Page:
A new study suggests that people who drink around three cups of coffee each day may have longer lives than non-coffee drinkers.
The analysis saw scientists using data from 500,000 people across Europe to explore how coffee consumption affects the risk of death.
Researchers from the International Agency for Research on Cancer (IARC) and Imperial College London discovered that consuming more coffee was linked to lower risk of death, particularly from digestive and circulatory diseases.
Despite mixed messages over the health benefits of coffee, it is believed that 55 million cups are drunk everyday by Brits.
Lead author Dr Marc Gunter of the IARC said: “We found that higher coffee consumption was associated with a lower risk of death from any cause, and specifically for circulatory diseases, and digestive diseases.
“Importantly, these results were similar across all of the 10 European countries, with variable coffee drinking habits and customs.
“Our study also offers important insights into the possible mechanisms for the beneficial health effects of coffee.”
Data from 521,330 people across Europe, all of whom were over the age of 35, was examined by the researchers. The diets of the participants were required to answer questionnaires, with the study finding that people in Denmark drinking the most coffee (900ml per day) and Italy the lowest amount (92ml per day).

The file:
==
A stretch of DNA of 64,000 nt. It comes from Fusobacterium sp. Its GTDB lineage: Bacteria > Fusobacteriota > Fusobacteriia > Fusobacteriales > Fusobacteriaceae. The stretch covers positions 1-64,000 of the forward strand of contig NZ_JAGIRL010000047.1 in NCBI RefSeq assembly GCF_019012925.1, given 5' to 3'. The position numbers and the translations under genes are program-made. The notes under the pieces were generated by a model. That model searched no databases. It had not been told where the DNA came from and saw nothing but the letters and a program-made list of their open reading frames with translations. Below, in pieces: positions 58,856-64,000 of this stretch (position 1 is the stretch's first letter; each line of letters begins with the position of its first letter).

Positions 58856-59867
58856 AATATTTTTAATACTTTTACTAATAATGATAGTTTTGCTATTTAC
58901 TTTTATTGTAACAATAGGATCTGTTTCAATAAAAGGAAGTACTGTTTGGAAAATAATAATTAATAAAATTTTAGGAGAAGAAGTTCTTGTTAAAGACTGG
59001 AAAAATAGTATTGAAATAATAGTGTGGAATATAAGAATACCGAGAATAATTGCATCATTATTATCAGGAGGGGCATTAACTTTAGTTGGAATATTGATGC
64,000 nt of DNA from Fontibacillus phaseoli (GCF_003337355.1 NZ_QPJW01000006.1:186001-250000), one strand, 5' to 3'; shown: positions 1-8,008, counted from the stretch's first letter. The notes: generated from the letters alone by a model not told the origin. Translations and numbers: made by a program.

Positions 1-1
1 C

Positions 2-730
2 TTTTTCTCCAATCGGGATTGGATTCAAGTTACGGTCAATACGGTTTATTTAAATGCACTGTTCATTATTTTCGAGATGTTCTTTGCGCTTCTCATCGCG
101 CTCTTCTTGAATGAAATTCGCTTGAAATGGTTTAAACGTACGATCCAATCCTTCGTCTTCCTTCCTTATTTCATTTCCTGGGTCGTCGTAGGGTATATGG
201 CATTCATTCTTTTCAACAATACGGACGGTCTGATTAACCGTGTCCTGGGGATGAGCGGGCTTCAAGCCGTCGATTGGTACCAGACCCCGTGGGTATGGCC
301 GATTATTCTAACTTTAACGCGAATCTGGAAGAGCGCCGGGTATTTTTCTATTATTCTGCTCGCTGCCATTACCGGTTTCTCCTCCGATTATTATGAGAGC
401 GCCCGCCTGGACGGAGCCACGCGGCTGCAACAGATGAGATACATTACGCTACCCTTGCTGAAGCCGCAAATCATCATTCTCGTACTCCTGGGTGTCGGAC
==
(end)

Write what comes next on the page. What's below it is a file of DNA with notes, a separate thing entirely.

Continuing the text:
The study found that people who drank more coffee tended to be younger, eat more meat and were more likely to be smokers.
Over the course of the study, 42,000 people died; the researchers adjusted for lifestyle factors and found that those with a higher level of coffee consumption had a lower risk of death.
Men who drank three cups of coffee a day had an 18 per cent lower risk of death, whereas women with this level of coffee consumption were 8 per cent less likely to die than their peers.
The study is published in the journal Annals of Internal Medicine.